Show simple item record

dc.contributor.authorAsokumar, Navin 17:52:20 (GMT) 04:50:06 (GMT)
dc.description.abstractHyperthermophiles are microorganisms that grow optimally at 80°C and above. They have been found to be resilient to extremes of pH, redox potential, pressure and salinity. Moreover, they can utilize a wide range of carbohydrates as carbon source and produce ethanol as an end product. Alcohol dehydrogenase (ADH) is a key enzyme responsible for alcohol production, catalyzing interconversions between alcohols and corresponding ketones or aldehydes. ADHs from hyperthermophiles are of great interest due to their thermostability, high activity and enantioselectivity. One such zinc-containing homotetrameric ADH from hyperthermophilic archaeon Thermococcus guaymasensis was found to be 39,395.72 Da per subunit in size, with activity of 1,049 U/mg. Regardless of being a zinc-containing enzyme, this ADH was found to lose its activity when exposed to air. Since zinc is a divalent cation which cannot be further oxidized, a plausible explanation would be that certain amino acids, especially cysteines, succumb to oxidative change, leading to the inactivation of the enzyme under aerobic conditions. TgADH has four Cys residues per subunit; Cys39 (which coordinates with zinc), Cys56, Cys212, and Cys305. The recombinant wild-type (45,260.13 Da per subunit) and Cys mutant TgADH were partially purified from recombinant E. coli host using a heat treatment step, with a specific activity of over 300 U/mg. MALDI-TOF mass spectrometry was used for investigating the modifications due to oxidation in the partially purified recombinant wild-type TgADH, when exposed to air. External calibration resulted in an accuracy range of 0.0013 % - 0.19 %. The higher end of the accuracy range was ≈ 145 times more than the lower end, invalidating the method for the required purpose. However, since 0.0013 % of accuracy was seen for Protein A [M+H]+, which has a mass almost equal to recombinant TgADH, and due to the impure nature of the sample, the method was used for analysis of modifications in the recombinant TgADH, without prior digestion of the enzyme. The measured masses of the active and air-oxidized recombinant TgADH were 47 and 12 Da less than reported mass, respectively. The H2O2-oxidized (1:10, 1:40, 1:160, and 1:400 mol/mol protein subunit:oxidant) TgADH were less than reported masses, whereas they should have been more than the reported mass due to the modification(s). Only the 1:1600 mol/mol H2O2-oxidized sample showed an increase of 360 Da suggesting that Cys residues, along with the Met residues were oxidized. The difference between the measured masses of the active and air-oxidized recombinant TgADH was ≈ 35 Da, which is almost equal to two oxygens. However, due to the large discrepancy in the accuracy range it cannot be conclusively said that two oxygens are being added when the enzyme is exposed to air. Enzyme activity analysis of partially purified C212S and C305S TgADH mutants showed no increase in oxygen tolerance compared to the wild-type TgADH. Since previous studies have eliminated the oxidation of Cys56 being the cause for the loss of enzyme activity, this study puts forward the hypothesis that the oxidation of the zinc coordinating Cys residue, Cys39, could be the reason behind the loss of activity under aerobic conditions.en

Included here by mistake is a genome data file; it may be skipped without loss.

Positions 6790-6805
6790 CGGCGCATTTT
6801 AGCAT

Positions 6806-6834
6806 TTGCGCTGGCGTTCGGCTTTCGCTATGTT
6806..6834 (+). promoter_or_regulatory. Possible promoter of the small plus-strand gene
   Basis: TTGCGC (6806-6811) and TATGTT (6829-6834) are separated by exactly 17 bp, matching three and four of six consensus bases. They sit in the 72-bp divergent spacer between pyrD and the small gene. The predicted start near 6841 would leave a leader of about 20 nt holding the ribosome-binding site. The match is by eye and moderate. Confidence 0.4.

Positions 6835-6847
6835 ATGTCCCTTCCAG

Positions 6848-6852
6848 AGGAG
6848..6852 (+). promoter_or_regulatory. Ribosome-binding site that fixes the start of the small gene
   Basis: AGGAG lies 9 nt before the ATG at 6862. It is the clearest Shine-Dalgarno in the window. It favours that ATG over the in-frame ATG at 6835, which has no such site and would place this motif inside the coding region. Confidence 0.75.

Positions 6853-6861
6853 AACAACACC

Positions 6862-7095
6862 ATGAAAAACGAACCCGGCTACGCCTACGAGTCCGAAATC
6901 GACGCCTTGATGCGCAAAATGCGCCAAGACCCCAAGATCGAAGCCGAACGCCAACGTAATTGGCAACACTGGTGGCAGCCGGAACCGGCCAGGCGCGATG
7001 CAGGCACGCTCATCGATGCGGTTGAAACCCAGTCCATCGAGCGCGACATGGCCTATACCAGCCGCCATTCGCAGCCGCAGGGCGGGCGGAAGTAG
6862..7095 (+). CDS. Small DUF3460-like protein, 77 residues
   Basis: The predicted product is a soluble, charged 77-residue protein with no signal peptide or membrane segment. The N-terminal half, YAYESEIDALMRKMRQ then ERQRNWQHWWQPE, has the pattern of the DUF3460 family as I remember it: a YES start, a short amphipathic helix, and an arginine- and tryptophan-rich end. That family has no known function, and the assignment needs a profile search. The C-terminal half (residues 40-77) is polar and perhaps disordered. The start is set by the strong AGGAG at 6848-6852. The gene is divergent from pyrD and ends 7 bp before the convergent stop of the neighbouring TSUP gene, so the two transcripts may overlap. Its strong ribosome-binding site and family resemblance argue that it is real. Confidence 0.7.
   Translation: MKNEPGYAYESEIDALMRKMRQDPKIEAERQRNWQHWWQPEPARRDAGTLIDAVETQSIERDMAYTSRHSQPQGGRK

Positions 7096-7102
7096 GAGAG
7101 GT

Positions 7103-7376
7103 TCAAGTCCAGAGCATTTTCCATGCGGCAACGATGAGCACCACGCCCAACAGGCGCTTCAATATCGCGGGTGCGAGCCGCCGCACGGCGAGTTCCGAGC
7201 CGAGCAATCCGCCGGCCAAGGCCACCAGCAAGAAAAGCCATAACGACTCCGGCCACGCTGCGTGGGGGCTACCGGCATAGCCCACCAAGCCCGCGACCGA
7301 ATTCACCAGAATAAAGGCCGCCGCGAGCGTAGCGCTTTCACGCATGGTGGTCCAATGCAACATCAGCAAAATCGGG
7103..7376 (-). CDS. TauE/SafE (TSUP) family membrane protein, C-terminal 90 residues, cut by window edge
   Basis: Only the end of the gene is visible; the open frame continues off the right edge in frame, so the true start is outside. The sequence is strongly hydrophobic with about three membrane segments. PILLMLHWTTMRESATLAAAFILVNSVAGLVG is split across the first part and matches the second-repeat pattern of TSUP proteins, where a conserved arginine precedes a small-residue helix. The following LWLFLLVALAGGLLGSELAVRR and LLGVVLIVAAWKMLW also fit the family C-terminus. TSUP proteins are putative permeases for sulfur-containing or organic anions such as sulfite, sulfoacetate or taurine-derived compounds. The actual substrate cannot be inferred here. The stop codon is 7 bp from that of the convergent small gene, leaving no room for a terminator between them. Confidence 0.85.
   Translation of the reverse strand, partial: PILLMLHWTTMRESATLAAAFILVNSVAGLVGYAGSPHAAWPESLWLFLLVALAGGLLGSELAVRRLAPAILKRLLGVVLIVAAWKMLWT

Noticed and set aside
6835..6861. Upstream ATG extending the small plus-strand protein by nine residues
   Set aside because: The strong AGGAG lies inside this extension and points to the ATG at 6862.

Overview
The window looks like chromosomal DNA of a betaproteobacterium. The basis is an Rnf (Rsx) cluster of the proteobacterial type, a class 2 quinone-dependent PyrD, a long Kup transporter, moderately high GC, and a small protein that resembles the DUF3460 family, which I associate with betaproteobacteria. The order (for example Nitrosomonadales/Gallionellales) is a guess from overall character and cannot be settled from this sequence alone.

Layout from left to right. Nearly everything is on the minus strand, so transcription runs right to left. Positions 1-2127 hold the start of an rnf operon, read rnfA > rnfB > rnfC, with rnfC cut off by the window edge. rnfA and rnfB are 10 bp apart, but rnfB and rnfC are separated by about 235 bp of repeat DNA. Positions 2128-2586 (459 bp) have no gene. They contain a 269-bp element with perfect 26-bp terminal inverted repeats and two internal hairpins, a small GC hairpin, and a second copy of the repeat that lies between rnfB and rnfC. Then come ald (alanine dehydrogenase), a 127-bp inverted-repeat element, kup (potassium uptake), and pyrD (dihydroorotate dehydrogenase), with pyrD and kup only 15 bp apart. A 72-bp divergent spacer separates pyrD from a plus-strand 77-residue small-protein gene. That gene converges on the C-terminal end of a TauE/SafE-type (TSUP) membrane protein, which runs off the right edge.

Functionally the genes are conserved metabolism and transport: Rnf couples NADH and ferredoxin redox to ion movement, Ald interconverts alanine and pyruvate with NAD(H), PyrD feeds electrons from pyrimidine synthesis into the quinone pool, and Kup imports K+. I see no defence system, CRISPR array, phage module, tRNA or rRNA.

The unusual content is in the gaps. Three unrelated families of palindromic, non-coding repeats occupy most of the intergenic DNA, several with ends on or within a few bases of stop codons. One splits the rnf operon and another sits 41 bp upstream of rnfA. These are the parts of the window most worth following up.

dc.publisherUniversity of Waterlooen
dc.subjectalcohol dehydrogenaseen
dc.subjectenzyme purificationen
dc.subjectCysteine oxidationen
dc.titlePurification and determination of oxidative modifications of the thermostable alcohol dehydrogenase from Thermococcus guaymasensisen
dc.typeMaster Thesisen
dc.pendingfalse of Waterlooen
uws-etd.degreeMaster of Scienceen
uws-etd.embargo.terms2 yearsen
uws.contributor.advisorMa, Kesen
uws.contributor.affiliation1Faculty of Scienceen

Files in this item


This item appears in the following Collection(s)

Show simple item record


University of Waterloo Library
200 University Avenue West
Waterloo, Ontario, Canada N2L 3G1
519 888 4883

All items in UWSpace are protected by copyright, with all rights reserved.

DSpace software

Service outages